Friday, March 27, 2009

I was thinking of penning a piece on the US horror-synth outfit, ZOMBI, but you know what? I'd only have to join the queue. You shouldn't need to read anything I'll say about 'em. They get my endorsement. I've been playing that CD above - Surface To Air - as well as their s/t debut LP a whole lot the last week, and the duo known as Zombi, an outfit who are equal parts Goblin and John Carpenter in their ability to create awesome analogue-driven cinematic soundscapes, are worth whatever hype they're getting. They take what could be, in lesser hands, a one-trick schtick w/ the lifespan of half a song into a pleasurable and exciting audio experience that's lasted up to what must be almost half-a-dozen albums.
Just when you think things can't possibly get any stranger... Check this link
Last week, EDDY CURRENT SUPPRESSION RING took out the Australia Music Prize, which one could describe as being the Australian version of the Mercury Prize in the UK: a "winner", who is voted upon by his/her/its peers in "the biz", is supposedly based solely on the merit of their release, not commercial success or otherwise. Who gives a shit, right? Well, probably not most people, but it is nice to see a bunch of non-careerists who recorded their album for only $1500 such as ECSR take it out, as well as pocket the prize money of $30,000. Naturally, such a win stumps all the clueless douchebags both within and outside of the music biz. One such person is David Reyne. He co-hosts the 9AM show every weekday morning w/ "Kim" (whoever she is), and also holds the highly dubious distinction of being the one-time drummer for the Chantoozies (note to foreigners: the Chantoozies were a two-hit-wonder "girl group" made up of various soapie stars in the mid '80s down here). He's also the holder of another dubious distinction: being perhaps the most moronic no-talent dunderhead on Australian TV today, and believe me, such an honour holds stiffer competition than the annual AMP prize. But anyway, watch the clip above for Ian "Dicko" Dickson, one-time judge on Australian Idol, and his rave review for ECSR (and even the Ooga Boogas!!) and the jaw-droppingly clueless comments from the hosts. Next to these two, Dicko comes across as a national treasure.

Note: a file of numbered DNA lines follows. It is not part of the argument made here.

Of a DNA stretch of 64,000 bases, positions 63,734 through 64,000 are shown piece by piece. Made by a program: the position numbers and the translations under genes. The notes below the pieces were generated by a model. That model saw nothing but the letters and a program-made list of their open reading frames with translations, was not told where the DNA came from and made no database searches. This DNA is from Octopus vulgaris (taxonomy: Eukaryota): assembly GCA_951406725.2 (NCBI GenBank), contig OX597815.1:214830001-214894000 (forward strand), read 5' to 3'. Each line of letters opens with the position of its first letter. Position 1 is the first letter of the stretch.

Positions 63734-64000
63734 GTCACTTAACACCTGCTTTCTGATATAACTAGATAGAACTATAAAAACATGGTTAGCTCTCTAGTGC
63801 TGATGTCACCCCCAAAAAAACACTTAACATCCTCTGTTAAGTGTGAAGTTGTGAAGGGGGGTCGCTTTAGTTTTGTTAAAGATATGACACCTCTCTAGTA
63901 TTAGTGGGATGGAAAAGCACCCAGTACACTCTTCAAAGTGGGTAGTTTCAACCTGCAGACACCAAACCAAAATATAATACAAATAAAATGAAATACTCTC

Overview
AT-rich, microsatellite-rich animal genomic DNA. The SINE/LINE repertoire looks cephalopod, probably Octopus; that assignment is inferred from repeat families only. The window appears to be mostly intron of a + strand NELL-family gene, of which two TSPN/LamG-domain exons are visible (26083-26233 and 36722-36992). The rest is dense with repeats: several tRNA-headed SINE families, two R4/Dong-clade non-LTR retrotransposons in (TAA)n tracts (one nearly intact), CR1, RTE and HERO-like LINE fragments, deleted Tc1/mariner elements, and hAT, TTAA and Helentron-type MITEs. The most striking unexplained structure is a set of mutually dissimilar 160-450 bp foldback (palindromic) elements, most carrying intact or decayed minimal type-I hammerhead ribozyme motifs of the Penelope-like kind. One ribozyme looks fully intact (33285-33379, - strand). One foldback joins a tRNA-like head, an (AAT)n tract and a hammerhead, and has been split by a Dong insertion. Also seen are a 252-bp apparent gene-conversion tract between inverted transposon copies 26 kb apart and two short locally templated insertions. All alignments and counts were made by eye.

Tuesday, March 17, 2009



Speaking of pop-art mastery, here's a guy who mastered it like no other, straddling the worlds of beatnik jazz, psychedelia, disco, funk, orchestral schmaltz, light pop, avant-rock and even dub reggae like no one else. And, yes, come to think of it, even Scott Walker didn't dabble in all those genres. Serge Gainsbourg is a guy I don't believe I've even mentioned in this blog before, a surprising omission considering he has, for nigh on a decade now, remained one of my favourite performers and singers. No time to start like now. This song, "Sea, Sex and Sun", from the late '70s (and to be honest, I'm not sure which album it's originally from as it's never turned up on any albums from the period I've bought), is one of his best, and certainly has the funniest accompanying video he ever made (and he made a lot of them!). Whilst my fave Serge is 1976's L'Homme a Tete De Chou (The Man With The Cabbage Head), a strange mixture of ersatz funk, near Beefheartish boogie rock and proggy song suites, this Moroder-style piece of schlock is nothing to sneeze at. Or laugh at. Though one glimpse of what appears to be a brutally hungover Serge mumbling out mimed lines between two high-panted cavorting ladies may bring a smile to your face.